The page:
Hard to watch…

Posted By on May 6, 2017

I haven’t posted in a while, due to it being very hard to read, but it looks like my eyes are finally clearing up.

Last night’s WCPW show was good right up to the end which was…disappointing. The group I watched with ended the evening seriously discussing whether to cancel our Whatculture Extra subscriptions and turned it into an overnight on video games.

It was fine up until the last match, where Martin Kirby received a (worked or real) concussion, and his opponent proceeded to attack his head repeatedly. It was not fun to watch. The crowd on site wanted the match stopped. We turned off. Twitter and Reddit blew up afterwards.

You see, whether it was storyline or real, the WCPW crowd is smarky, and what they showed was not taken as a heel beating an injured face, it was taken as a wrestler failing to know how to work a good match with an incapable opponent, or show the judgement to end it quickly.

Exhibit A: How to have the best match of all time with an opponent who is beyond concussed. Hell in a Cell ’98 after Foley’s second fall. Note the lack of shots to the head, the Undertaker taking time over moves to let Foley recover after the drop through the cage, and the fact the crowd are still completely into it.

Exhibit B: How to end things fast on an incapable opponent? Jeff Hardy vs. Sting at Victory Road. Was that a bad match? Yes, but the difference between Victory Road and this is that in this case the fact one participant could not continue was bloody obvious and the crowd wanted it ended.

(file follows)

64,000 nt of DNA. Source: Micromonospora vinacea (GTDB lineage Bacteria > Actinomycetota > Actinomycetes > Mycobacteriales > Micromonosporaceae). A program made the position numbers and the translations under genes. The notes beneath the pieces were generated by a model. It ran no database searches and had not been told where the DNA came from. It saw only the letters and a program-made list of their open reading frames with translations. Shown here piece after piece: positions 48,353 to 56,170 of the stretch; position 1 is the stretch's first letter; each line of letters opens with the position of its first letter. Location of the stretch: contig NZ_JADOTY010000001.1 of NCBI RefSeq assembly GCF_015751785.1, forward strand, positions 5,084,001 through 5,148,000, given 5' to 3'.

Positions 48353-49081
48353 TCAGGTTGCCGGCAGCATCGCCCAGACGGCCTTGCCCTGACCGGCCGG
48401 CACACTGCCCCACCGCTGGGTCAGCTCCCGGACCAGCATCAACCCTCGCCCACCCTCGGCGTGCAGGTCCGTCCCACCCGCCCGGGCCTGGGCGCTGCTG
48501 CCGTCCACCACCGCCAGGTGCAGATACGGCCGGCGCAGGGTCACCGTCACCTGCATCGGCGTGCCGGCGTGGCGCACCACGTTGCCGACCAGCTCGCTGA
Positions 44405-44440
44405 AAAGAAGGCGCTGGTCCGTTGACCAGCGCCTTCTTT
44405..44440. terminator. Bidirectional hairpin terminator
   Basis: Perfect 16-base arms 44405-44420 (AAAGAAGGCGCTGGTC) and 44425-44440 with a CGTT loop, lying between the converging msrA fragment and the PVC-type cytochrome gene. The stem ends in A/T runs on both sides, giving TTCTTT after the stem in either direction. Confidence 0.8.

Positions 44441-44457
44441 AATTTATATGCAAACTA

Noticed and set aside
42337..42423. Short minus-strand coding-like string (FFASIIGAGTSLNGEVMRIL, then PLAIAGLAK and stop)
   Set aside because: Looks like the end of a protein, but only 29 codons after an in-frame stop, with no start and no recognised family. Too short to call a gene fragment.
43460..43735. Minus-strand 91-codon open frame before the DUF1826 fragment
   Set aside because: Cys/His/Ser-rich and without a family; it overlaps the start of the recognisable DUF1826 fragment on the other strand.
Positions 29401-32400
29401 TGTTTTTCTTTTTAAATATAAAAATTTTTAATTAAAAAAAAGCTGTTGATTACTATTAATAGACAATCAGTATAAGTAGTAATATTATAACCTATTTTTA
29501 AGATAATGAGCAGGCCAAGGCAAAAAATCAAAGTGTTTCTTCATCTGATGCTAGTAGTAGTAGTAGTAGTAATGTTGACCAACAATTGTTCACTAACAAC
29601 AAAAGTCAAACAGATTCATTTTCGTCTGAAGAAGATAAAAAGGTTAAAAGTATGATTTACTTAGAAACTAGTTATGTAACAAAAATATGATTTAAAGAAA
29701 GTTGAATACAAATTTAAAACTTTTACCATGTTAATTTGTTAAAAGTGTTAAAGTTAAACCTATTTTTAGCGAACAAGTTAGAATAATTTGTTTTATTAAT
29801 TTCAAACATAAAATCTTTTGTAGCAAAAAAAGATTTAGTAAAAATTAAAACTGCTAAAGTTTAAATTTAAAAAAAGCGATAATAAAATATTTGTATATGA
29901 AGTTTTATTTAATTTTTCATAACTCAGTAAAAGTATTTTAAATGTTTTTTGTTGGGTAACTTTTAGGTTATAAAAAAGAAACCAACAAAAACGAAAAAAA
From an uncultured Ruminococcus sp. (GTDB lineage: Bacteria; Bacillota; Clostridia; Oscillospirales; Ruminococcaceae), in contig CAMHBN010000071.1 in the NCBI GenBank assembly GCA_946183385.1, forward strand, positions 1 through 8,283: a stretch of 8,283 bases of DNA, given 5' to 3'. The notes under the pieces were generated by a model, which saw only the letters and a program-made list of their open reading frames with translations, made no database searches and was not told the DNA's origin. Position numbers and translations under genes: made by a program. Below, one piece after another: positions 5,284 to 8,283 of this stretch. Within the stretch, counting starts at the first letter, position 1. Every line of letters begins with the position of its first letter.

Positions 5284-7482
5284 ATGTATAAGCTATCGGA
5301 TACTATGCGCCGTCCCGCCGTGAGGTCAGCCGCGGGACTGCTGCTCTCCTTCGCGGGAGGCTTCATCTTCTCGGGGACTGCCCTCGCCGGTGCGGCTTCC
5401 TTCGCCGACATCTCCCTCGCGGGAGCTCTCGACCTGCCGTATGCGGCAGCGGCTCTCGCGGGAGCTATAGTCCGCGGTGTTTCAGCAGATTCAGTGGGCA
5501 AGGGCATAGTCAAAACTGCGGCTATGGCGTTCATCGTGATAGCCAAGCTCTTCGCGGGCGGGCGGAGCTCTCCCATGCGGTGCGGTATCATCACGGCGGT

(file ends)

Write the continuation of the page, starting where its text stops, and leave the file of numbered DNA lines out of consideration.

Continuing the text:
Otherways to end it fast include getting a submission hold on the injured man, grabbing his hand and tapping with it, or tapping with your own hand where the audience can see it is you but not the ref (Bad guys cheat. Who knew?), allowing a countout (no title, but no further damage to the opponent), punching the ref, outside interference, and a humiliation pin (foot on chest etc.). He chose “belt an injured man in the head repeatedly”.  He  got heat but as far as our group goes, it is what is called X-pac heat. We don’t want to see him win. We don’t want to see him lose. We don’t want to see him at all.

And whether real or storyline, seriously, there’s something from my TV days that applies here.

If you don’t show what people want to watch, they will turn off.

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